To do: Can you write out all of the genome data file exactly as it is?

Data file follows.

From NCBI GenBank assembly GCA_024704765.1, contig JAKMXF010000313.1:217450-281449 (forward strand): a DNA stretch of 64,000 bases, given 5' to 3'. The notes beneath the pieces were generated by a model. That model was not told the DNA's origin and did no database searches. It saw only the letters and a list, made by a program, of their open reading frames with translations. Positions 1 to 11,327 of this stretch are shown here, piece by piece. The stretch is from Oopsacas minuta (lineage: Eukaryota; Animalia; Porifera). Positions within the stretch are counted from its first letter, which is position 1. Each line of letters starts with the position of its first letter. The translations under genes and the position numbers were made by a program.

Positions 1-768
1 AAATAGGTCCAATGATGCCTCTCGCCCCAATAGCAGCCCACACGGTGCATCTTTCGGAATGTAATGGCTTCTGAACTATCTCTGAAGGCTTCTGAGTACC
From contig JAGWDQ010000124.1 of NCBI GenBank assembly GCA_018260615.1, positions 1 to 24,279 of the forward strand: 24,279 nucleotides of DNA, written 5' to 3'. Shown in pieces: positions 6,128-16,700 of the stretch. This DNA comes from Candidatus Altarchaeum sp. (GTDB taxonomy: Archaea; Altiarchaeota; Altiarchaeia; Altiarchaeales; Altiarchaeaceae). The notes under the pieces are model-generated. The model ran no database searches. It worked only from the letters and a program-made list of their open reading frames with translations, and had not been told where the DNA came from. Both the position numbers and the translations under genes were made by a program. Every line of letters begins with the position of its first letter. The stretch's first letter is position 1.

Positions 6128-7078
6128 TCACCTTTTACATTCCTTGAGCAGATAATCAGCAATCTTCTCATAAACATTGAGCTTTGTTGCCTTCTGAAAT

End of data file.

From NCBI GenBank assembly GCA_024704765.1, contig JAKMXF010000313.1:217450-281449 (forward strand): a DNA stretch of 64,000 bases, given 5' to 3'. The notes beneath the pieces were generated by a model. That model was not told the DNA's origin and did no database searches. It saw only the letters and a list, made by a program, of their open reading frames with translations. Positions 1 to 11,327 of this stretch are shown here, piece by piece. The stretch is from Oopsacas minuta (lineage: Eukaryota; Animalia; Porifera). Positions within the stretch are counted from its first letter, which is position 1. Each line of letters starts with the position of its first letter. The translations under genes and the position numbers were made by a program.

Positions 1-768
1 AAATAGGTCCAATGATGCCTCTCGCCCCAATAGCAGCCCACACGGTGCATCTTTCGGAATGTAATGGCTTCTGAACTATCTCTGAAGGCTTCTGAGTACC
From contig JAGWDQ010000124.1 of NCBI GenBank assembly GCA_018260615.1, positions 1 to 24,279 of the forward strand: 24,279 nucleotides of DNA, written 5' to 3'. Shown in pieces: positions 6,128-16,700 of the stretch. This DNA comes from Candidatus Altarchaeum sp. (GTDB taxonomy: Archaea; Altiarchaeota; Altiarchaeia; Altiarchaeales; Altiarchaeaceae). The notes under the pieces are model-generated. The model ran no database searches. It worked only from the letters and a program-made list of their open reading frames with translations, and had not been told where the DNA came from. Both the position numbers and the translations under genes were made by a program. Every line of letters begins with the position of its first letter. The stretch's first letter is position 1.

Positions 6128-7078
6128 TCACCTTTTACATTCCTTGAGCAGATAATCAGCAATCTTCTCATAAACATTGAGCTTTGTTGCCTTCTGAAAT